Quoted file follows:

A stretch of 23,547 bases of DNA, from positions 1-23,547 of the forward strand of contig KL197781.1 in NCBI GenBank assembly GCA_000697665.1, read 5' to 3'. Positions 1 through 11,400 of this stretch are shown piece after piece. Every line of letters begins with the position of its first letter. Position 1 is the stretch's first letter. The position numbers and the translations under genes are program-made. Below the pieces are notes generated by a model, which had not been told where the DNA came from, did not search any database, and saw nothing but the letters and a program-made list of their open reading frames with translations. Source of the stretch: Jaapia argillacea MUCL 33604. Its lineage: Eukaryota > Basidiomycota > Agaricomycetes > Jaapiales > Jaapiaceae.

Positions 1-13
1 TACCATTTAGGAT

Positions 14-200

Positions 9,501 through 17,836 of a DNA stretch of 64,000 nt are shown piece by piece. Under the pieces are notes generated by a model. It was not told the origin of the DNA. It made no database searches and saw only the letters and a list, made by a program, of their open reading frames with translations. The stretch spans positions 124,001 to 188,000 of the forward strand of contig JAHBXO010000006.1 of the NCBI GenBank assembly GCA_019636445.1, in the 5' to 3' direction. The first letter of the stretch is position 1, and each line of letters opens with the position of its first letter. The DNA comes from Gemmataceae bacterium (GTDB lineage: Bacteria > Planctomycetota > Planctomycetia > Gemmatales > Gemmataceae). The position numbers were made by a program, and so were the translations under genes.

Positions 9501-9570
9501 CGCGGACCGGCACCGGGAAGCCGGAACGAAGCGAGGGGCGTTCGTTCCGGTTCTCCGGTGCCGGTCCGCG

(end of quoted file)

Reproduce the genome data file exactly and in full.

A stretch of 23,547 bases of DNA, from positions 1-23,547 of the forward strand of contig KL197781.1 in NCBI GenBank assembly GCA_000697665.1, read 5' to 3'. Positions 1 through 11,400 of this stretch are shown piece after piece. Every line of letters begins with the position of its first letter. Position 1 is the stretch's first letter. The position numbers and the translations under genes are program-made. Below the pieces are notes generated by a model, which had not been told where the DNA came from, did not search any database, and saw nothing but the letters and a program-made list of their open reading frames with translations. Source of the stretch: Jaapia argillacea MUCL 33604. Its lineage: Eukaryota > Basidiomycota > Agaricomycetes > Jaapiales > Jaapiaceae.

Positions 1-13
1 TACCATTTAGGAT

Positions 14-200

Positions 9,501 through 17,836 of a DNA stretch of 64,000 nt are shown piece by piece. Under the pieces are notes generated by a model. It was not told the origin of the DNA. It made no database searches and saw only the letters and a list, made by a program, of their open reading frames with translations. The stretch spans positions 124,001 to 188,000 of the forward strand of contig JAHBXO010000006.1 of the NCBI GenBank assembly GCA_019636445.1, in the 5' to 3' direction. The first letter of the stretch is position 1, and each line of letters opens with the position of its first letter. The DNA comes from Gemmataceae bacterium (GTDB lineage: Bacteria > Planctomycetota > Planctomycetia > Gemmatales > Gemmataceae). The position numbers were made by a program, and so were the translations under genes.

Positions 9501-9570
9501 CGCGGACCGGCACCGGGAAGCCGGAACGAAGCGAGGGGCGTTCGTTCCGGTTCTCCGGTGCCGGTCCGCG